So the Captain won't buy Absolut anymore? I assume then you won't be drinking Havana Club, Malibu, Beefeater, Wild Turkey et al either? Most people don't even know what brands are owned by what companies. People will stand in a bar with a glass of Havana Club angrily complaining how they won't drink Absolut, whilst we savvy pundits smile inwardly.

Plus, after all, it's only an advert. There are other things to worry about, one of which might well be the USA's actual immigration management and border controls...

Anonymous said...

Be serious. Martini's are made with gin.

And no purchase Absolut ever. They can go ahead and dominate the Mexico market, such as it is.

Capitalist Pig said...

I disagree that Absolut's ad is "shwoing sympathy to immigration and border regulations." Showing sympathy to immigration does not mean you portray the country they're trying to immigrate to as really being part of their own country.

IMO they could have done the ad differently to not offend Americans, but still attract Mexicans.

I will admit that it was a smart piece of advertising, as it will grab the attention of the Mexicans.

This being a Swedish brand, they obviously have no loyalty to any North American nation per se and are banking on the notion that Americans who see this ad will forget about it soon.

Andrew L said...

What's with all these comments about the Mexican-American border? I assumed the Captain was swearing off Absolut because he found out it was owned by the Swedish government. As if Vodka wasn't already enough of a communist drink.

FIRE Coalition said...

The official Boycott has begun. FIRE Coalition, the largest, grass-roots organization fighting illegal immigration has launched as part of the project. The boycott represents all of the organizations in the coalition and their outrage at Absolut’s ad campaign. Today, they were featured on Neil Cavuto’s Your World on Fox News Channel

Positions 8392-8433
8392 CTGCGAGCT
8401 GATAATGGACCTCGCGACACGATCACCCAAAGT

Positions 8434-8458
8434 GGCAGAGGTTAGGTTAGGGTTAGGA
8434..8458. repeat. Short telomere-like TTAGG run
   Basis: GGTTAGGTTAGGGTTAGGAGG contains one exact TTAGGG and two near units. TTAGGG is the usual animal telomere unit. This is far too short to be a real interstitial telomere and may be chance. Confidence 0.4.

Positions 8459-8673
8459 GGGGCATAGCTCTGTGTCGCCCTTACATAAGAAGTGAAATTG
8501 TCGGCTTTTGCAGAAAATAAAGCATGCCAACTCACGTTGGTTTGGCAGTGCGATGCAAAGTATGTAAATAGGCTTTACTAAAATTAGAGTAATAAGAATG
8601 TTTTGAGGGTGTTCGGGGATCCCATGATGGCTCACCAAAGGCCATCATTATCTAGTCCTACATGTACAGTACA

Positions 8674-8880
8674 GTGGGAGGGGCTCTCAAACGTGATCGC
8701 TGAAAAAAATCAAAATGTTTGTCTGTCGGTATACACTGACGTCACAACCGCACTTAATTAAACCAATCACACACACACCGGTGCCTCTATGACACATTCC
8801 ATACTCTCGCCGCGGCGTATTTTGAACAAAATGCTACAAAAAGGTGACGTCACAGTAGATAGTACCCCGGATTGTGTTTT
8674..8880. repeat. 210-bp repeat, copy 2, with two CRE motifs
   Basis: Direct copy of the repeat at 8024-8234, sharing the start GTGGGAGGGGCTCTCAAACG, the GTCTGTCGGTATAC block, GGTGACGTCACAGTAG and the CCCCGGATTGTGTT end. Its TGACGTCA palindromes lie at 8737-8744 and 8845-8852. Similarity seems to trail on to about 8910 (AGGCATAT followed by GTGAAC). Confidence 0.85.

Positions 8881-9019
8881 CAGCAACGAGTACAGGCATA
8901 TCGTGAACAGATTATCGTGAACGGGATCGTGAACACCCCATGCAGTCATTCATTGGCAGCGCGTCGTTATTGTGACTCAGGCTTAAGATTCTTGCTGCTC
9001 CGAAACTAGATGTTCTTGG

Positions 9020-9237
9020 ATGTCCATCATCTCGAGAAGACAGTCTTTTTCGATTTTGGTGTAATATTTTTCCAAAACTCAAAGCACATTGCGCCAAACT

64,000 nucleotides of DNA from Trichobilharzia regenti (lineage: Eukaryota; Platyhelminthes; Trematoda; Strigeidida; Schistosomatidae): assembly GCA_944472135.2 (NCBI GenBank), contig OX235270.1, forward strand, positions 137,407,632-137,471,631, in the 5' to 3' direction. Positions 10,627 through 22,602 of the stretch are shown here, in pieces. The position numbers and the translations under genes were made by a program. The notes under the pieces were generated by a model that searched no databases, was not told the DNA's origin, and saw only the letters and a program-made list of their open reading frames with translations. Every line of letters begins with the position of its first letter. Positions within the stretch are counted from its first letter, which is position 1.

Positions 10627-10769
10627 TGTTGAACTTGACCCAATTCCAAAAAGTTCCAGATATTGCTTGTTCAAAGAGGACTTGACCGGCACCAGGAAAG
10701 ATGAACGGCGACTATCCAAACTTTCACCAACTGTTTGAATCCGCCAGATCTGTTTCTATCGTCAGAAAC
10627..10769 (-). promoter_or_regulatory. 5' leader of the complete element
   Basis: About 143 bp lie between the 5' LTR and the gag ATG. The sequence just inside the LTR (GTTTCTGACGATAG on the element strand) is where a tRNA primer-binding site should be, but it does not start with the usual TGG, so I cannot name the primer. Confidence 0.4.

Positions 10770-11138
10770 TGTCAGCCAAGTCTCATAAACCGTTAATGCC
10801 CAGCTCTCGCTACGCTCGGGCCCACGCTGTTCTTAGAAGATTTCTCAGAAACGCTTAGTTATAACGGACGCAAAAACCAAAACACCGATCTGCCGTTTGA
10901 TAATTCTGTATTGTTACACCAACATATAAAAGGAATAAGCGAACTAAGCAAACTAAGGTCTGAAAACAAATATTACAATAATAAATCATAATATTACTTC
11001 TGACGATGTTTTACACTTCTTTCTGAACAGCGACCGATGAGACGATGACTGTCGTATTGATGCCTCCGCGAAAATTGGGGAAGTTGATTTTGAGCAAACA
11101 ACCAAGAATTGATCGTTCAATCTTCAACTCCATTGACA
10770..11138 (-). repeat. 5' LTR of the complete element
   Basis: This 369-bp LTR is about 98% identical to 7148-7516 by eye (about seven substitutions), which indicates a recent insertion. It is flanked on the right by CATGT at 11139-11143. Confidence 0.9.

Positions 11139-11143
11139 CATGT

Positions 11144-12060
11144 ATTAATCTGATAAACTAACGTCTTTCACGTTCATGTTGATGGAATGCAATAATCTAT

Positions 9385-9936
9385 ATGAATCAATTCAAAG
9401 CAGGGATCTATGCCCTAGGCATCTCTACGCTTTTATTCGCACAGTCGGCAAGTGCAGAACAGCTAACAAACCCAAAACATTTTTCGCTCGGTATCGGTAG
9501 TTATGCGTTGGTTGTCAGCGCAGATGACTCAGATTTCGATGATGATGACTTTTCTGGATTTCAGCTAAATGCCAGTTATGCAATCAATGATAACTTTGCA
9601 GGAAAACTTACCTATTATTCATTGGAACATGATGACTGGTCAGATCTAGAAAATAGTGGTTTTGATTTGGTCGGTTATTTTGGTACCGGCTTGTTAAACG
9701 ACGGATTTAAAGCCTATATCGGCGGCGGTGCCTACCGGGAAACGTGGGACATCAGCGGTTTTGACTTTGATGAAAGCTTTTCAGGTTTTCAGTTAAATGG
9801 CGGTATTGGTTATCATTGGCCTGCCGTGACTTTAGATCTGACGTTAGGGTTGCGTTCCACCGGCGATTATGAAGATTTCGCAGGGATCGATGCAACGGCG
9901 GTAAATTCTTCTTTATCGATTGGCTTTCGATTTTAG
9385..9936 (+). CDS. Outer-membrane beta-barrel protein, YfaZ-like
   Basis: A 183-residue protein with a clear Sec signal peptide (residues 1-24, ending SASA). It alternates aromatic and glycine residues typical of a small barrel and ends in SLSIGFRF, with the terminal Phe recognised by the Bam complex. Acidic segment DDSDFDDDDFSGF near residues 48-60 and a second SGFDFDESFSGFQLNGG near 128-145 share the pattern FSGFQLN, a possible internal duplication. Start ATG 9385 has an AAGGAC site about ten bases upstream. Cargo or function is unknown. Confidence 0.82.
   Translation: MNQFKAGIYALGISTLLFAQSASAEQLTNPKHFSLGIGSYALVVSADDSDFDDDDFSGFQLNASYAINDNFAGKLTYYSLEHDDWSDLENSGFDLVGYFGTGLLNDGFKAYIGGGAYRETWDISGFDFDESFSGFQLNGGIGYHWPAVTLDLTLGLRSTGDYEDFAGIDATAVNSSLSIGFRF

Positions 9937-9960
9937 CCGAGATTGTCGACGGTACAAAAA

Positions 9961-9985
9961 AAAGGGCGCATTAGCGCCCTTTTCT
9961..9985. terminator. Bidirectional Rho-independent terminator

Captain Capitalism said...

I find it cute that the $13 trillion US economy is somehow dismissed as the growing $1 trillion Mexican economy is a growing one and thus presents more opportunity. As much as I genuinely wish the Mexican people can attain 1st world economic status, that doesn't change the math that Absolut just shot itself in its foot.

Anonymous said...


Be a MAN and stop drinking vodka martinis.

REAL MEN drink REAL MARTINIS and those are made with GIN, preferable with Tanqueray Ten.

Andrew L said...

I find it cute that so many of your readers care less about the fate of the American Southwest and more about the revelation that you make your martinis with vodka.

Captain Capitalism said...

I know, I know! I do prefer gin martini's, but the varied sort of martini's use vodka. Cripes, you'd think a martini, vodka or gin would be the mark of some refinement.

Sergeant Security said...

Captain, $13trillion market for what? The market might be larger in the US, but it's still over-saturated and heavily regulated.

You're assuming that the fallout of this advertising campaign is enough to cause a serious dent in Pernod's sales in the USA (which it won't be), as well as wipe out any gains made by entry into the new market.

Sorry, but on this one I just can't agree with you. Little impact on an existing market and increased profile (leading to increased sales) in a new market equals growth.